At Morehouse, King attempted to flex his oratorical muscles by competing in speech contests. However, according to McKinney, “He didn’t win a single one of them.”

Mt. Zion Becomes a Major Force in the Community

Before assuming the pastorate at Mount Zion, Reverend McKinney served as pastor of Olney Street Baptist Church in Providence, R.I. When he arrived in Seattle, the congregation at the church at 19th Avenue and E Madison Street numbered 800. Forty years later, as a result of his leadership, the church had more than 2500 members, making it the largest black congregation in the state, a church where political candidates have found it compelling to make a stop. Thousands of people have been fed, clothed, counseled, and educated within the walls of the Mount Zion Baptist Church.

Early on, the community knew of his stance on human rights and civil rights because he caused his voice to be heard not only in the church but in high offices. He worked to sensitize the community to the needs of the less fortunate, both black and white. He soon became the voice of the black community.

In 1961, he convinced his college classmate and friend, Dr. Martin Luther King Jr. to come to Seattle for a speaking engagement. Arrangements were made at the First Presbyterian Church, but at the last minute the church cancelled the agreement. The Eagles Auditorium was engaged, and Dr. King spoke there on November 10, 1961, during his only Seattle visit. A reception followed at the Plymouth Congregational Church.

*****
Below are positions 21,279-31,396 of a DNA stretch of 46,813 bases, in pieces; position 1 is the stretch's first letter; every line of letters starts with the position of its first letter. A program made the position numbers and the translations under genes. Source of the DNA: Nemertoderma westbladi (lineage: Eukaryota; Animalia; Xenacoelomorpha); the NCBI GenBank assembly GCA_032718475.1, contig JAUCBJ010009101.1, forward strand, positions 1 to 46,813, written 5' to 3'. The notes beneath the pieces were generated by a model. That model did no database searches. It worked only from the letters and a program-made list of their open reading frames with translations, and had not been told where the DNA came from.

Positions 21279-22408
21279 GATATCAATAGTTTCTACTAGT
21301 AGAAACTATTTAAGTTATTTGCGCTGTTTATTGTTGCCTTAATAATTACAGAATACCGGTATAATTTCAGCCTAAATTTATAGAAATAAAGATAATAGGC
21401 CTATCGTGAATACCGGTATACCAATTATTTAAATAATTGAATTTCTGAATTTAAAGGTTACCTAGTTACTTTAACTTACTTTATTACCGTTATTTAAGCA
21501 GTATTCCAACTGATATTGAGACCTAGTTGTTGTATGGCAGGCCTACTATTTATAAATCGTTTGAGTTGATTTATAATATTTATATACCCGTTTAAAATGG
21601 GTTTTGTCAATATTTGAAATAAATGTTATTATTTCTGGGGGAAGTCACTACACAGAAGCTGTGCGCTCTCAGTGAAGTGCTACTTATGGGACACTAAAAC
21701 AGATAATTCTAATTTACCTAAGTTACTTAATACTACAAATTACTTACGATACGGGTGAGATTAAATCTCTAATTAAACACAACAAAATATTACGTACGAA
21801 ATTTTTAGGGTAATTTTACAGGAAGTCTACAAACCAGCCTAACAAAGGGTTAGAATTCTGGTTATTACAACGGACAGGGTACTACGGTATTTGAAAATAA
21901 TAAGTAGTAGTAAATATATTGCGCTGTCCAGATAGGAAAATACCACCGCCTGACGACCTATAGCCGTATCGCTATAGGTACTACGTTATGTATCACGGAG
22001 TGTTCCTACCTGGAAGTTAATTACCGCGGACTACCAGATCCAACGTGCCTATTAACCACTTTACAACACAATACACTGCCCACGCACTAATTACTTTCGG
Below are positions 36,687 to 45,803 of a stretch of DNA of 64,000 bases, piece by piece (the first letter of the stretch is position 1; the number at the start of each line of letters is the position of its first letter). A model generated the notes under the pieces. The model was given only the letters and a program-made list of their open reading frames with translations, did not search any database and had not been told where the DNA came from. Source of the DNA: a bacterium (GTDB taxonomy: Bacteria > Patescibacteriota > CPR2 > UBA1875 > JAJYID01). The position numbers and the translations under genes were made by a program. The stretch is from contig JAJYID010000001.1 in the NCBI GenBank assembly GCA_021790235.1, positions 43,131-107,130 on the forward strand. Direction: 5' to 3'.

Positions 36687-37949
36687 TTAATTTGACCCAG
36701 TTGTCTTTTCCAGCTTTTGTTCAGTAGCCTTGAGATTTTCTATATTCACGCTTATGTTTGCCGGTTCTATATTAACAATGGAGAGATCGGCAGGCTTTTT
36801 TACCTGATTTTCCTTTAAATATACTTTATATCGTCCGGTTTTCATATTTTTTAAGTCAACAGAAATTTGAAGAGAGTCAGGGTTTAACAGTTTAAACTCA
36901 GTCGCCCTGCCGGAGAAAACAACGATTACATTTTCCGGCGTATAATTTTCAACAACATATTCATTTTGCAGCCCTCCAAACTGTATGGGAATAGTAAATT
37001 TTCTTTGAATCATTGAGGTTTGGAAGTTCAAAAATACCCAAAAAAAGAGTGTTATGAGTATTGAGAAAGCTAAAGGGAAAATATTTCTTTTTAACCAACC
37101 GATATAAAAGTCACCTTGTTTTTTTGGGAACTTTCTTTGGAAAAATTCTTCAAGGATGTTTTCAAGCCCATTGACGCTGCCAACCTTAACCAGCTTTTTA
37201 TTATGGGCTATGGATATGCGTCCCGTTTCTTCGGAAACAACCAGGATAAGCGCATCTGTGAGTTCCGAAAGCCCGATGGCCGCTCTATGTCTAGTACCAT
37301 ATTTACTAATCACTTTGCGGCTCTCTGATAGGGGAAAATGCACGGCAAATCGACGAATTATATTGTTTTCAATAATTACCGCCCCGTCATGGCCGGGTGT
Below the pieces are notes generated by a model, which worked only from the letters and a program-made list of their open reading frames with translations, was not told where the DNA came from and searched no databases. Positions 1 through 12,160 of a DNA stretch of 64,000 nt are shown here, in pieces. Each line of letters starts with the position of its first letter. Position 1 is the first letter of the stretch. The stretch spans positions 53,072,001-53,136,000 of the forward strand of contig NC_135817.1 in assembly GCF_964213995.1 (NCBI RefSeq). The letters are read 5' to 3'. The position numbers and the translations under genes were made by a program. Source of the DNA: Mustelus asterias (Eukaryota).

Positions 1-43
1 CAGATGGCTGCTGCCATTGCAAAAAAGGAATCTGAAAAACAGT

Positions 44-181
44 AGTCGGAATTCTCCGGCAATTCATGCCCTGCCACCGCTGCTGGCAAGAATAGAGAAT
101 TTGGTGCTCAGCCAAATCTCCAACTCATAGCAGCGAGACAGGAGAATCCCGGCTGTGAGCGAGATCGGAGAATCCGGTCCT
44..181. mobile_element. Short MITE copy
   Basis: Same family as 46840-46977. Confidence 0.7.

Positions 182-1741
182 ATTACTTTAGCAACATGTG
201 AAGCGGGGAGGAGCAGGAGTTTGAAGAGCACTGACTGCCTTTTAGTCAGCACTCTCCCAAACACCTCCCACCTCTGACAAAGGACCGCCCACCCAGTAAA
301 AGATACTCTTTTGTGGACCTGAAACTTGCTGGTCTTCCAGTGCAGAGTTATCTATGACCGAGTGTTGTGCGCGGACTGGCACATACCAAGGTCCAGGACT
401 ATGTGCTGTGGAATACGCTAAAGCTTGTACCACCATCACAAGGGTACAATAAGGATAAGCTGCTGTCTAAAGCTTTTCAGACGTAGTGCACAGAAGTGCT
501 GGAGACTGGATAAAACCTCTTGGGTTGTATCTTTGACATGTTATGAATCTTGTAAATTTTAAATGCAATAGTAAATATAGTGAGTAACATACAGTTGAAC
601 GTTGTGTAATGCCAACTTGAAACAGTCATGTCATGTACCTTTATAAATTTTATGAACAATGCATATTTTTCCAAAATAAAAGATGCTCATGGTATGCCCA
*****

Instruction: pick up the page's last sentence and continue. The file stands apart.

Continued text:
During the 1960s, Reverend McKinney’s civil rights commitment grew even stronger. He marched in the streets of Seattle and, along with the leaders of CORE, NAACP, and the Urban League, pushed for equal job, housing, and educational opportunities. With other black church leaders, he was arrested when protesting apartheid in front of the South African consul’s house. He marched with Dr. King in Washington, D.C. in 1963 and in Selma and Montgomery in 1965. In 1966, Reverend McKinney co-founded the Seattle Opportunity Industrialization Center (SOIC), a private, nonprofit, community-based vocational training center, and served as its first president and chief executive officer.

During his 40 years of leadership at Mount Zion, a new African-inspired sanctuary was built (1975), the first black Protestant church credit union in the Pacific Northwest was founded, a day care center and kindergarten were established, and a scholarship fund which annually awards $20,000 in academic scholarships was instituted. Another legacy is the Samuel Berry McKinney Manor built in 1998, across the street from the church. The residence has 64 units, 40 of which are for low-income residents.

Reverend McKinney was a founder of Liberty Bank, the first black-owned bank in Seattle and was the first black president of the Church Council of Greater Seattle. He has served on the board of the Meredith Mathews East Madison YMCA, the Fred Hutchinson Cancer Research Center, and the Washington Mutual Savings Bank. He is a 33rd degree Prince Hall Mason and a member of the Seattle Rotary, Alpha Phi Alpha Fraternity (Alpha Rho Chapter/Morehouse College Initiate), and Sigma Pi Phi Graduate Fraternity.